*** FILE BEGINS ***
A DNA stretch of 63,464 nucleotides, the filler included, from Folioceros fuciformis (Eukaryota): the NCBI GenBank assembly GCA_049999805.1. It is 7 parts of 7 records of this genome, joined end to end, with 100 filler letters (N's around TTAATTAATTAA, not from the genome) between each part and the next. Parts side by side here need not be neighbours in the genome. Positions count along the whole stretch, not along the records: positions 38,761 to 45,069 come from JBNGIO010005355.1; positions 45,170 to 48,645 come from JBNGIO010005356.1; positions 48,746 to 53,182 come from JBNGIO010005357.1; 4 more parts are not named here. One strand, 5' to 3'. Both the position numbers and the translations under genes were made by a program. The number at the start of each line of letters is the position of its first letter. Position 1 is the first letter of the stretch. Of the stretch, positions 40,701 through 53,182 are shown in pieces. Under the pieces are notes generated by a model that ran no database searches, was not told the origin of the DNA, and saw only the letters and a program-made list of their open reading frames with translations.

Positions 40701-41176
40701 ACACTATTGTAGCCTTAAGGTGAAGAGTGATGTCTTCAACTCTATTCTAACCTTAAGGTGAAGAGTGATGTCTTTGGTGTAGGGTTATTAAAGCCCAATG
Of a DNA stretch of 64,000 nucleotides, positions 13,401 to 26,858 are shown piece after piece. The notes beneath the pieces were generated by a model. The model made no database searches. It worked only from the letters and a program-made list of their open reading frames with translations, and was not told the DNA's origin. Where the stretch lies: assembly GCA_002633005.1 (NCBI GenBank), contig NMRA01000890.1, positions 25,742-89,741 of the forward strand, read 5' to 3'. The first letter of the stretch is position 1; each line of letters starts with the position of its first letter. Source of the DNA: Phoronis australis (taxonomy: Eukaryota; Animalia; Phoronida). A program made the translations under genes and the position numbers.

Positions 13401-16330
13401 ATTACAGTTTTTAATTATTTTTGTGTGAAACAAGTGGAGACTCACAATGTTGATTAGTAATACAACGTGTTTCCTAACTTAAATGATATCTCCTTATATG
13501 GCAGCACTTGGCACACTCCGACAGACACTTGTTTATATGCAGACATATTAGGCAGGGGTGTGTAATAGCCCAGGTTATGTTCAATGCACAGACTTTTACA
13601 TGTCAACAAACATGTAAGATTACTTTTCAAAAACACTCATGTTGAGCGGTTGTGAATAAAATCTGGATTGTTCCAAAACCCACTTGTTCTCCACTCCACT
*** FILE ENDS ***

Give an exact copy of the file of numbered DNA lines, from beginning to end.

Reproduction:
A DNA stretch of 63,464 nucleotides, the filler included, from Folioceros fuciformis (Eukaryota): the NCBI GenBank assembly GCA_049999805.1. It is 7 parts of 7 records of this genome, joined end to end, with 100 filler letters (N's around TTAATTAATTAA, not from the genome) between each part and the next. Parts side by side here need not be neighbours in the genome. Positions count along the whole stretch, not along the records: positions 38,761 to 45,069 come from JBNGIO010005355.1; positions 45,170 to 48,645 come from JBNGIO010005356.1; positions 48,746 to 53,182 come from JBNGIO010005357.1; 4 more parts are not named here. One strand, 5' to 3'. Both the position numbers and the translations under genes were made by a program. The number at the start of each line of letters is the position of its first letter. Position 1 is the first letter of the stretch. Of the stretch, positions 40,701 through 53,182 are shown in pieces. Under the pieces are notes generated by a model that ran no database searches, was not told the origin of the DNA, and saw only the letters and a program-made list of their open reading frames with translations.

Positions 40701-41176
40701 ACACTATTGTAGCCTTAAGGTGAAGAGTGATGTCTTCAACTCTATTCTAACCTTAAGGTGAAGAGTGATGTCTTTGGTGTAGGGTTATTAAAGCCCAATG
Of a DNA stretch of 64,000 nucleotides, positions 13,401 to 26,858 are shown piece after piece. The notes beneath the pieces were generated by a model. The model made no database searches. It worked only from the letters and a program-made list of their open reading frames with translations, and was not told the DNA's origin. Where the stretch lies: assembly GCA_002633005.1 (NCBI GenBank), contig NMRA01000890.1, positions 25,742-89,741 of the forward strand, read 5' to 3'. The first letter of the stretch is position 1; each line of letters starts with the position of its first letter. Source of the DNA: Phoronis australis (taxonomy: Eukaryota; Animalia; Phoronida). A program made the translations under genes and the position numbers.

Positions 13401-16330
13401 ATTACAGTTTTTAATTATTTTTGTGTGAAACAAGTGGAGACTCACAATGTTGATTAGTAATACAACGTGTTTCCTAACTTAAATGATATCTCCTTATATG
13501 GCAGCACTTGGCACACTCCGACAGACACTTGTTTATATGCAGACATATTAGGCAGGGGTGTGTAATAGCCCAGGTTATGTTCAATGCACAGACTTTTACA
13601 TGTCAACAAACATGTAAGATTACTTTTCAAAAACACTCATGTTGAGCGGTTGTGAATAAAATCTGGATTGTTCCAAAACCCACTTGTTCTCCACTCCACT